I’ve always thought that lacking a contemporary ‘Australia’ to which convicted lawbreakers might be shipped, widespread use of chain gangs might be a better answer than sending less violent criminals to prisons in which privileges once used to encourage good behavior have become expected and perhaps undeserved perks. Sure, some states charge for the cost of incarceration, but work instead of cash would be better and more direct method of repayment.
This thinking resurfaced while I watched ‘Wild Justice’ on television a few nights ago. I’m convinced that there is no risk that the
poachers, idiots and outright criminals suspects shown on ‘Wild Justice’ will learn much from their televised arrests; after all, ‘COPS’ has been on the air for 23 years and still the stock answer from nearly any suspect is either “they’re not my pants” or “only a couple of beers.”
A segment showing California’s Fish & Game wardens clear out a Mendocino County marijuana ‘grow’— with an estimated street value of $28 million, cultivated by surfers and a woman who claimed to have grown disillusioned when trying to reconcile the salary she was paid as a college graduate in corporate America with the money to be earned growing ganja — was a reminder of the often overlooked environmental damage inflicted by these criminal operations. This was a particularly nasty one; a gravity fed irrigation system delivered all sorts of chemicals to the grow, ultimately trickling downhill into the local watershed.Even just the illegal grading of roads into these grows and the denuding of hillsides is now seen as having an impact on salmonids equal to that caused at the height of logging in Del Norte, Humboldt, Mendocino, Trinity and Siskiyou counties. The profit margin is huge, and the lure, for a mix of growers: Mexican nationals with or without cartel or gang connections, Emerald Triangle natives growing just enough without attracting law enforcement attention, and a network of smaller growers.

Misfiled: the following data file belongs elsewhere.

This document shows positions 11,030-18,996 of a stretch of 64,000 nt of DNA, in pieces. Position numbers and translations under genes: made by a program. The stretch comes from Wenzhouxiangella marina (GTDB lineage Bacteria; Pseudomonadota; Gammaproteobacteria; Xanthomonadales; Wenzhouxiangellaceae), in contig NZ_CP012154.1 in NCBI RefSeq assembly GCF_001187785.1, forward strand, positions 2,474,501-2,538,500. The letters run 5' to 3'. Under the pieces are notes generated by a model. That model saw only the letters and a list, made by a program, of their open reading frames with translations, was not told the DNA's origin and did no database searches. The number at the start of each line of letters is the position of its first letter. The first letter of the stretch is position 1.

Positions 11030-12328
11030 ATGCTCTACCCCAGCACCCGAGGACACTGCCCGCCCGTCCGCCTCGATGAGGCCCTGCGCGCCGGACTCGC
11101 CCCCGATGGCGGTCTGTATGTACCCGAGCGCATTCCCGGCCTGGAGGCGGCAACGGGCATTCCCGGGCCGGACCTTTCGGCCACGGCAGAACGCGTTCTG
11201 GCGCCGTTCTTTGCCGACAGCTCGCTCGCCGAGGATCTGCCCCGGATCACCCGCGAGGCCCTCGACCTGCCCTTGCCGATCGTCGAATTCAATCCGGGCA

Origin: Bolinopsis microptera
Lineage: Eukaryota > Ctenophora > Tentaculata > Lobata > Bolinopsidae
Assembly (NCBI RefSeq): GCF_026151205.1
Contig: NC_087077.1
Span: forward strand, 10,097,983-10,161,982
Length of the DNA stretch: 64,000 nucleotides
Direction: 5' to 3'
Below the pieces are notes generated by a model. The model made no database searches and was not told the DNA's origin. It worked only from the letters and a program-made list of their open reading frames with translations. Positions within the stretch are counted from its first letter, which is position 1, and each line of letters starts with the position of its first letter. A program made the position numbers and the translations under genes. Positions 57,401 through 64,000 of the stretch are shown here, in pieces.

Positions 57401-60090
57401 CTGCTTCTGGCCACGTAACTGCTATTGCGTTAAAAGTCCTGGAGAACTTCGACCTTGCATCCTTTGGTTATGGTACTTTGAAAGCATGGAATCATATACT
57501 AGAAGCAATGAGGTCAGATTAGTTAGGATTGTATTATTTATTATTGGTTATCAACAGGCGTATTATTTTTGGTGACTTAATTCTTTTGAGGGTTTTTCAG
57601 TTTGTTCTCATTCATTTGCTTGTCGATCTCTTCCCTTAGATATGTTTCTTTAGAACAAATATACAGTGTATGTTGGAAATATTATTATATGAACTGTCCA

Much of it is grown on national and state forest and park land, and with no cost to use the land or siphon off the water that flows there, it’s a high-margin crop made more lucrative by a distribution network that’s grown with the state law allowing limited possession of marijuana for medicinal purposes and an apparent reduction in marijuana crossing the border. (A Mendocino County-commissioned study estimated that marijuana accounts for up to two-thirds of the local economy. It’s also estimated that three quarters of the marijuana sold in the U.S. is grown in the Golden State.)
Without taking a position on either the growing or use of marijuana (or the collision of state and federal laws), I can’t help but think that the folks who wreak this environment damage — suspecting that some of the home-grown variety may be self-styled environmentalists — might be better ‘re-educated’ in cleaning up of the mess they leave behind. Besides, they’ve already built hovels in which they can be housed during the clean up. But, if they want one, they’ll have to pony up their own cash for the hazmat suit.